Indeed, the reinsurance market has already started catching the attention of investors, with two particularly noteworthy deals materializing in the last couple of months alone. Just last month, for instance, French insurance giant Covéa was given the European Commission’s green light to buy up Italian-owned reinsurer Partner Re for a reported $9 billion. The deal was concluded on similar terms to the recent acquisition of U.S.-based conglomerate Alleghany—which has a core position in the reinsurance sector—by Berkshire Hathaway, the multinational firm headed by Warren Buffett, a man known for his prolific skills in anticipating market trends and backing winners on the stock market.

Adaptation and innovation key to mitigation

Of course, comprehensive insurance is a necessary step towards mitigating the effects of increased climate change risk but not a panacea. Countries must equally devote resources towards risk assessment, anticipation, and prevention. Indeed, disaster prevention has so far been neglected, with over 90% of disaster funding going towards emergency response and just 4.1% to prevention and preparedness. This must change if the world is to successfully adapt to the new climatic challenges. Innovation can be particularly useful in this respect, as cutting-edge tech is already proving valuable for countries determined to anticipate and better protect themselves against extreme weather events.

For instance, the United Nations Development Program (UNDP) has provided targeted climate resilience relief in Uzbekistan, a country which often faces the threat of severe droughts. Through a $5.2 million project spanning five years, the UNDP initiative uses improved soil conservation techniques to slash water consumption by 20%, boost crop yields by 20% for households and as much as 50% for commercial farmers.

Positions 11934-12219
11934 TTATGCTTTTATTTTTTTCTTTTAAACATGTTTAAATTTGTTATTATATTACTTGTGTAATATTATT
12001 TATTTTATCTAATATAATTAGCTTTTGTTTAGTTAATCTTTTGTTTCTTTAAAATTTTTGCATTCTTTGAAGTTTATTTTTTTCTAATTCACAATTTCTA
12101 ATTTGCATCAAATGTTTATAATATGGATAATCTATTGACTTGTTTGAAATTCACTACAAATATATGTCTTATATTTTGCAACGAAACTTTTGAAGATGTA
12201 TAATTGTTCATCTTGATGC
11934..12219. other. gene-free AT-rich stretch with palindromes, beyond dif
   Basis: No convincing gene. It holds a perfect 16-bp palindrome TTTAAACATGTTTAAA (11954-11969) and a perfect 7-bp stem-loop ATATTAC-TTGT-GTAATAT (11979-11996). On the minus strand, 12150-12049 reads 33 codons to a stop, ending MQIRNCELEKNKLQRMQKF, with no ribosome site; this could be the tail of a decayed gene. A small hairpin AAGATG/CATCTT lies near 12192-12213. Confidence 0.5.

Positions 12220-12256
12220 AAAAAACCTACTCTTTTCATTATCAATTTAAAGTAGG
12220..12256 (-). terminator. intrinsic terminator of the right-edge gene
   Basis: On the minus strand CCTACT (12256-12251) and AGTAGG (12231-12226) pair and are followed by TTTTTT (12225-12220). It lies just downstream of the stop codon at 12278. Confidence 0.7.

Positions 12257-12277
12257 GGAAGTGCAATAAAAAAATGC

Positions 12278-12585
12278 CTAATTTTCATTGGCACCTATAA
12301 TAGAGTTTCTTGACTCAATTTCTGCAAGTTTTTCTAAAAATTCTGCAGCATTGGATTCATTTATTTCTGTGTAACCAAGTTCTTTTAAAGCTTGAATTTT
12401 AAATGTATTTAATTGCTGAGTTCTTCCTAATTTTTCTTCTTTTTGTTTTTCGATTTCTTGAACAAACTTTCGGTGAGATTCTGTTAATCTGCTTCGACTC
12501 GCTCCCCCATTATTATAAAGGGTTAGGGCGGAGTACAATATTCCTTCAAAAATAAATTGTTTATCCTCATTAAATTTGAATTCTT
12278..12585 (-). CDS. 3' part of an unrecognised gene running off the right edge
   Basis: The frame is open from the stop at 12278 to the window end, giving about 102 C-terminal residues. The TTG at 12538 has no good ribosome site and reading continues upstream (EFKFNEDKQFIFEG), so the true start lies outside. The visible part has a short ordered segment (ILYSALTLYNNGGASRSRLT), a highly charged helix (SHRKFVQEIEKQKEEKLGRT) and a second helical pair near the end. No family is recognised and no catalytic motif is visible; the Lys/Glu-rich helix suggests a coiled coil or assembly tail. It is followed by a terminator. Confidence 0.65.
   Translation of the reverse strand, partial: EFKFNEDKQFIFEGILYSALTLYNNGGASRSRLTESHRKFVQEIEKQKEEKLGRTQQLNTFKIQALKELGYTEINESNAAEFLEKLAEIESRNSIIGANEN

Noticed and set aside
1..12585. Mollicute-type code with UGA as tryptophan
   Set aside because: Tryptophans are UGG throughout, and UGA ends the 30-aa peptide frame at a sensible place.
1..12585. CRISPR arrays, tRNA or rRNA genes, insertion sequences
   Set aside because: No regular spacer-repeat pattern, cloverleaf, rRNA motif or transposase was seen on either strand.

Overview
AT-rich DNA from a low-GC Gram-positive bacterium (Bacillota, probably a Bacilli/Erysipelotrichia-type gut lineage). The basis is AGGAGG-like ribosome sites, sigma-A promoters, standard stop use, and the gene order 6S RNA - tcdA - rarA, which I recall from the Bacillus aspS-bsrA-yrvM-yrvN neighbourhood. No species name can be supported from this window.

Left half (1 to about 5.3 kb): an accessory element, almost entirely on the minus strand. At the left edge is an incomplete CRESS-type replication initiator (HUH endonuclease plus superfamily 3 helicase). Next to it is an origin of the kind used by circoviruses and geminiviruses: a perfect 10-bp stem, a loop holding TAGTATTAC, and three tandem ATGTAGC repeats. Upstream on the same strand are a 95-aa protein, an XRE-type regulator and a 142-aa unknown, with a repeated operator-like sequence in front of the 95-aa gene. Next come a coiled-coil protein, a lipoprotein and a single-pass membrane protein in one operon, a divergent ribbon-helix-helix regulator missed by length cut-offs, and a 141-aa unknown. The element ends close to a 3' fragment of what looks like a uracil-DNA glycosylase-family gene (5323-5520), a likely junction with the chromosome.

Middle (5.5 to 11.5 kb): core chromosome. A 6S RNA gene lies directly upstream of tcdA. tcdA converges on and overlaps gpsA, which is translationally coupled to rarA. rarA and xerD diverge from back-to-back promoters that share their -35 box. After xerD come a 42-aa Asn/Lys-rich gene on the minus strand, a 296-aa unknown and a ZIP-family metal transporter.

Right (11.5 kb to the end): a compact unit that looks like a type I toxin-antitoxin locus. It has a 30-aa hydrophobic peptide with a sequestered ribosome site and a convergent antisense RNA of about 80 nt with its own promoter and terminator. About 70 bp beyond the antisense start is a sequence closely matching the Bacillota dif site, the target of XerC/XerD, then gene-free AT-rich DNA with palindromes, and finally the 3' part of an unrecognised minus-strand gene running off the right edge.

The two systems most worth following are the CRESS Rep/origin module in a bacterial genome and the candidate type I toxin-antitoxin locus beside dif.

Rethinking risk

Similarly, high-tech initiatives are also being put to good use in China, Japan, and South Korea, where remote sensing technology and real-time data collection create an early warning system against natural disasters. It is innovative and forward-thinking approaches like these which will help equip the world’s most vulnerable populations with the tools they need to anticipate adversity before it arises, put in place measures to limit its damage, and build back stronger than before. At the same time, increasing awareness about the importance of adequate insurance coverage is imperative to offset the growing risk of financial losses from natural calamities.

As such, the most recent publication of the UNDRR report not only reveals the stark facts about the current predicament facing the world, but it also outlines a compelling case for how approaching risk differently could help to overcome it, with insurance, adaptation, and mitigation efforts at the forefront of any successful strategy. It now falls to governments, businesses, and other stakeholders to heed the warnings and implement the measures necessary to make sure that the worst-case scenarios never come to pass.